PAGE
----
Ashley Pratte, executive director of the conservative think tank Cornerstone Policy Research & Cornerstone Action in the key state of New Hampshire, said that while many Republican women voters in her state see Clinton as the best chance to make history as the first woman president, many others say her strong pro-choice stance on abortion doesn't mesh with their vision of family values.
Nor does her decision to remain in her marriage following the Monica Lewinsky scandal, Pratte noted, make her a champion of women's rights. Although it was viewed by opponents and even some supporters as a politically calculated move, Pratte argued Clinton's career would have been even stronger had she left Bill.
While the debate may continue on the fringes, the longer the Clintons stay married and the more Clinton is out in front on her own, the less relevant the issue is likely to be in 2016.
A question of likability
Now more than ever, it may come down to that same question about her own likability.
Although it was not enough in the end to cinch the 2008 nomination, Clinton identified with voters in New Hampshire and won the state after showing her feminine side, tearing up at one point when speaking with voters. By the time she made her concession speech, she was all about the girl power.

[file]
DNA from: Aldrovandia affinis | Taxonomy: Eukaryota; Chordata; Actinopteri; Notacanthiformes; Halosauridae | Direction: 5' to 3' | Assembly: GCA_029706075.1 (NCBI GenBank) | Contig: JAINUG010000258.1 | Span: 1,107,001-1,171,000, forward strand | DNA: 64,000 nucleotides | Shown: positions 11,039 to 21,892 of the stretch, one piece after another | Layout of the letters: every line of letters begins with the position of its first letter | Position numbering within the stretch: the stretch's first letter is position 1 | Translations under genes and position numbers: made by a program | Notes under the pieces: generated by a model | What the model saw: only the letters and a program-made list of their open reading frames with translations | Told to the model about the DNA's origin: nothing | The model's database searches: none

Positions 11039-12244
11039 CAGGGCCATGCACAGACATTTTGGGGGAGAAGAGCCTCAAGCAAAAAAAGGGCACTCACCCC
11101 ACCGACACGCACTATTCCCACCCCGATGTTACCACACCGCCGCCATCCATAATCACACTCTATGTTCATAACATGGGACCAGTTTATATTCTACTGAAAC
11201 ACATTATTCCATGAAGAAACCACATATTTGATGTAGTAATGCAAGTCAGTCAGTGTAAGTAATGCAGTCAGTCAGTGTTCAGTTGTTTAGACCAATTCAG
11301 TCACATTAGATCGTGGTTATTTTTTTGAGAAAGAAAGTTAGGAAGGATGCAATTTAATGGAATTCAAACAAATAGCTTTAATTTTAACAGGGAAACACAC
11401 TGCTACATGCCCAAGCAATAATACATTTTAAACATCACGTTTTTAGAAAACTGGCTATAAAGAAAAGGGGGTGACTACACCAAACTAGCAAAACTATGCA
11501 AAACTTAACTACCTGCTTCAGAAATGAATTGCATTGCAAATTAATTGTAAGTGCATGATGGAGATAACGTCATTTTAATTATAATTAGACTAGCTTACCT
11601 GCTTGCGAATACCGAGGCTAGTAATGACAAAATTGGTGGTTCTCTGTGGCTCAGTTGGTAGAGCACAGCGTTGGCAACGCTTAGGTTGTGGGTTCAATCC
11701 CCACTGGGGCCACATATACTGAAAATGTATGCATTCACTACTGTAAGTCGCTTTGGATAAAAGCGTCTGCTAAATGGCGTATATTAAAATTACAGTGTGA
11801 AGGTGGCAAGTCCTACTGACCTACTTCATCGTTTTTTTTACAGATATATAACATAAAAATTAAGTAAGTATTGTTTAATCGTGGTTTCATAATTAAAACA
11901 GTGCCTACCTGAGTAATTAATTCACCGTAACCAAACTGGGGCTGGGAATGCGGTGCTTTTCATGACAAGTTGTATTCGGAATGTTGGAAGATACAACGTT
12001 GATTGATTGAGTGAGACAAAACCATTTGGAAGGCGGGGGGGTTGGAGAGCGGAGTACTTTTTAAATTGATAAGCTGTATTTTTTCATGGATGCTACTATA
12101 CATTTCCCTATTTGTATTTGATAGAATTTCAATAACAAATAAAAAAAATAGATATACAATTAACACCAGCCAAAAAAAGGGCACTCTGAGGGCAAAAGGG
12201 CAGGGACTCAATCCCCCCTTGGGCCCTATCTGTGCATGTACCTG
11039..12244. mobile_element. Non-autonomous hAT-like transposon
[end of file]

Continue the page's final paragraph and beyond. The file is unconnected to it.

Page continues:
"Although we weren't able to shatter that highest, hardest glass ceiling this time, it's got about 18 million cracks in it," she told supporters.
Since then Clinton seems to have realized that being a woman works.
"During her time as secretary of state you saw her loosen up a little bit," Kornblut said. "You've seen her work to seem a bit more authentic and if she runs again, she will probably do it with the knowledge that overemphasizing certain poll-tested traits didn't get her where she wanted to go -- so why not just be herself?"
Her friend Verveer says Clinton never makes the same mistake twice.